Google confirmed the updates in a tweet last week.
This week, we released a broad core algorithm update, as we do several times per year. Our guidance about such updates remains as we’ve covered before. Please see these tweets for more about that:https://t.co/uPlEdSLHoXhttps://t.co/tmfQkhdjPL
— Google SearchLiaison (@searchliaison) March 13, 2019
The summary below outlines the major results of the changes:
1) Google values trust and branding
One clear trend resulting from this update seems to be Google favouring websites, particularly when users are searching for sensitive Your Money or Your Life (YMYL) keywords, that are able to provide a higher level of trust. The main beneficiaries of this focus are websites with a strong brand profile and a broad topical focus. On the flipside, this has meant that niche websites dealing with these topics have seen their rankings fall.
Note:YMYL refers to industry niches in which Google takes the quality of each site very seriously, since poor information could have a significant impact on a searcher’s current or future well-being (physical, financial, safety, etc.) Examples include websites related to health or financial decisions.
2) User signals grow in importance
Google’s algorithm has increased its weighting of user signals when calculating rankings. The results show that website that improved their search performance following the Google Core Update have higher values for time on site and page views per visit, and lower bounce rates than their online competitors.
|Time On Site||Pages per Visit||Bounce Rate|
The update winners have an average time on site of 2:29 minutes – that’s 26 percent more than the update losers, which have an average time on site of 1:58 minutes. Similar differences can be found when analysing the pages per visit or the bounce rate.
User signals are some of the “hardest” ranking factors. If users spend longer on a domain, open more pages per visit and bounce less often back to the Google search results, then the page must be doing something right.
3) Big Changes for Health Websites
The Searchmetrics analysis shows that Google continues to fine-tune its search results for queries related to particularly sensitive topics, such as those dealing with health questions. Following the E-A-T Update in August 2018, which is also known as the Medic Update, and E-A-T Update No. 2 in early October 2018, we see that, once again, the March 2019 Google Core Update has had a large impact on websites in this industry.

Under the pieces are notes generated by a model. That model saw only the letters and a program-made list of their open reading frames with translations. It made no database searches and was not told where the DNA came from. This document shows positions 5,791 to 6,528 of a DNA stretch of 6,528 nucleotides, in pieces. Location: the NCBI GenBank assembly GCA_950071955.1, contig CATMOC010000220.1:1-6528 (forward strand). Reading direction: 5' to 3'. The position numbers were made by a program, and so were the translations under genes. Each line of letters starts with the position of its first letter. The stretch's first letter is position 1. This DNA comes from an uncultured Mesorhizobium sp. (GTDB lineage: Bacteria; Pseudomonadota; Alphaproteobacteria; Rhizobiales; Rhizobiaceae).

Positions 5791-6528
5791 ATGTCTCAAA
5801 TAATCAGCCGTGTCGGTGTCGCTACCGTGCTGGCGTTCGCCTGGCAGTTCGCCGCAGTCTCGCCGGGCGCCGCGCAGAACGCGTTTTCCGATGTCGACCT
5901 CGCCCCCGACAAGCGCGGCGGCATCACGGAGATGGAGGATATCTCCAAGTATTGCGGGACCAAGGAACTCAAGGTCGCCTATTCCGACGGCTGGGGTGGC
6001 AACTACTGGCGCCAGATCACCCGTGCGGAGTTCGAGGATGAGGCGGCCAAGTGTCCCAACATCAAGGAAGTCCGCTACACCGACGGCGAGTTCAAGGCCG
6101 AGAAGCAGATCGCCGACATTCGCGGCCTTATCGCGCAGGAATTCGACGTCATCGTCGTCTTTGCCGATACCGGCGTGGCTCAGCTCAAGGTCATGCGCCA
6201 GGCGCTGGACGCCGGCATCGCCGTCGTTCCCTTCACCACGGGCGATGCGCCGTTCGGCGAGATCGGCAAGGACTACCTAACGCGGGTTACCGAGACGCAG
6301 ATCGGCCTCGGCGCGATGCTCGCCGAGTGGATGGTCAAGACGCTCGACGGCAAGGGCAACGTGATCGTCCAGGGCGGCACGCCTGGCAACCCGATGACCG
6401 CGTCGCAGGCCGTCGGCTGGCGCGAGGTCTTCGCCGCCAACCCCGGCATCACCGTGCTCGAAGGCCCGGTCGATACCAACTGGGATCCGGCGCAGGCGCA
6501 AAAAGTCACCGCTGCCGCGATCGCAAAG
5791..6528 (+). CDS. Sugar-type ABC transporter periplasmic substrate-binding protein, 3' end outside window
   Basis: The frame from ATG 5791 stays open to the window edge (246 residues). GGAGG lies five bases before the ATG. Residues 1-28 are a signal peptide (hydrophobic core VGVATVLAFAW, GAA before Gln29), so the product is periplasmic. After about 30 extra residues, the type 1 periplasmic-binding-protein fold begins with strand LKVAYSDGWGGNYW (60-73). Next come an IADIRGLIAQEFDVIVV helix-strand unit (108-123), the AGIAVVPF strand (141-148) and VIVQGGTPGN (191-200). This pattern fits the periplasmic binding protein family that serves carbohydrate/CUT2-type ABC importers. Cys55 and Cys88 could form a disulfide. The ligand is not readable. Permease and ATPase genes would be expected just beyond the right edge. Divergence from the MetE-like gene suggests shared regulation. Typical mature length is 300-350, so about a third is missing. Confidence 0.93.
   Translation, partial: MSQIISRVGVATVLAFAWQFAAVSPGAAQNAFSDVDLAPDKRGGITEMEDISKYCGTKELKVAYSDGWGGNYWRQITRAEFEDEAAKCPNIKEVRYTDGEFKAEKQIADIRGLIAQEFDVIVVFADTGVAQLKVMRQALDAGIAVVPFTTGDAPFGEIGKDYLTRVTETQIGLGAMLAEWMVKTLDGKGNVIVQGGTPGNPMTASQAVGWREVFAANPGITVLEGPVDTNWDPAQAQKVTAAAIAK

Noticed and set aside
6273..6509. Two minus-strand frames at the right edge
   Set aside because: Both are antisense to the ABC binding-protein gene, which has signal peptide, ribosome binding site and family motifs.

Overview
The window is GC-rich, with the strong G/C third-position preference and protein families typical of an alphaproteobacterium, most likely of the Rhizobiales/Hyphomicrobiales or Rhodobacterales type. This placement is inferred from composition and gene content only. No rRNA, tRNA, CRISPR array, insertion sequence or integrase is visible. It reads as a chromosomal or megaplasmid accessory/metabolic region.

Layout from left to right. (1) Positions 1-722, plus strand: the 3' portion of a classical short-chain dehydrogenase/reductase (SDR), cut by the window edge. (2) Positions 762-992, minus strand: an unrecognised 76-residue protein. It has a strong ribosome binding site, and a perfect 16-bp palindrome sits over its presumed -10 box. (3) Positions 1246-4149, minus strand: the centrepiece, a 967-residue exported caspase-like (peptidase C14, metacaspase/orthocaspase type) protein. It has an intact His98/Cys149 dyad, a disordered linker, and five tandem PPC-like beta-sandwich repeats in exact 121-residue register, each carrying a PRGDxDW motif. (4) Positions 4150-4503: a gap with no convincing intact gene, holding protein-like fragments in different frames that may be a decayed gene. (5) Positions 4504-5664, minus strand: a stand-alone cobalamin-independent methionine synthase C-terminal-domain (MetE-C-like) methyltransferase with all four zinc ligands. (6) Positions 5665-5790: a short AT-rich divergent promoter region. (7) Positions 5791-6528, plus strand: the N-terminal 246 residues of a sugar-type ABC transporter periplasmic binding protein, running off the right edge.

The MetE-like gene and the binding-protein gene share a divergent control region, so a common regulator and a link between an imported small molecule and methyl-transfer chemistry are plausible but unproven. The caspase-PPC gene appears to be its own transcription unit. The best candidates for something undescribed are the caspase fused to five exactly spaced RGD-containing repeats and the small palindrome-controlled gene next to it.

Health websites that werer amongst the overall winners of last year from Searchmetrics 2018 Google winners and losers analysis, it can be seen that several of them are now amongst the biggest losers of this latest Google Update. For example, everydayhealth.com has suffered a drop of 9 percent in its SEO Visibility, and verywellhealth.com has fallen by 5 percent.
Malte Landwehr, VP Product at Searchmetrics summed up some key learnings from the latest Google update:
“Branding and user experience are becoming increasingly important for Google. Websites that aren’t positioned at the end of a transactional user journey have to offer more than just good, holistic content and crawler-friendly technical infrastructure.”
He says one of the key investments for website owners is building a brand and expertise in a topic segment so that users and Google trust the site. It also creates long-term user relationships and makes the website more independent of individual Google updates: More Direct Traffic, less dependency from organic search.
The Google search results are no different from any other place where users interact with brands – people are more likely to click on a result if they recognize a website than if they don’t. This creates improved user signals and can have a long-term positive impact on rankings, traffic and conversions. In this regard, it is possible for a website to establish itself as a well-known brand authority for subjects around a particular topic. Niche pages that are only dedicated to one keyword cluster are likely to struggle to compete long-term with larger, better-recognized brands.
For a more in-depth overview, including a list of the winners and losers that were affected in the week of the Core Google Update, visit the Searchmetrics blog at: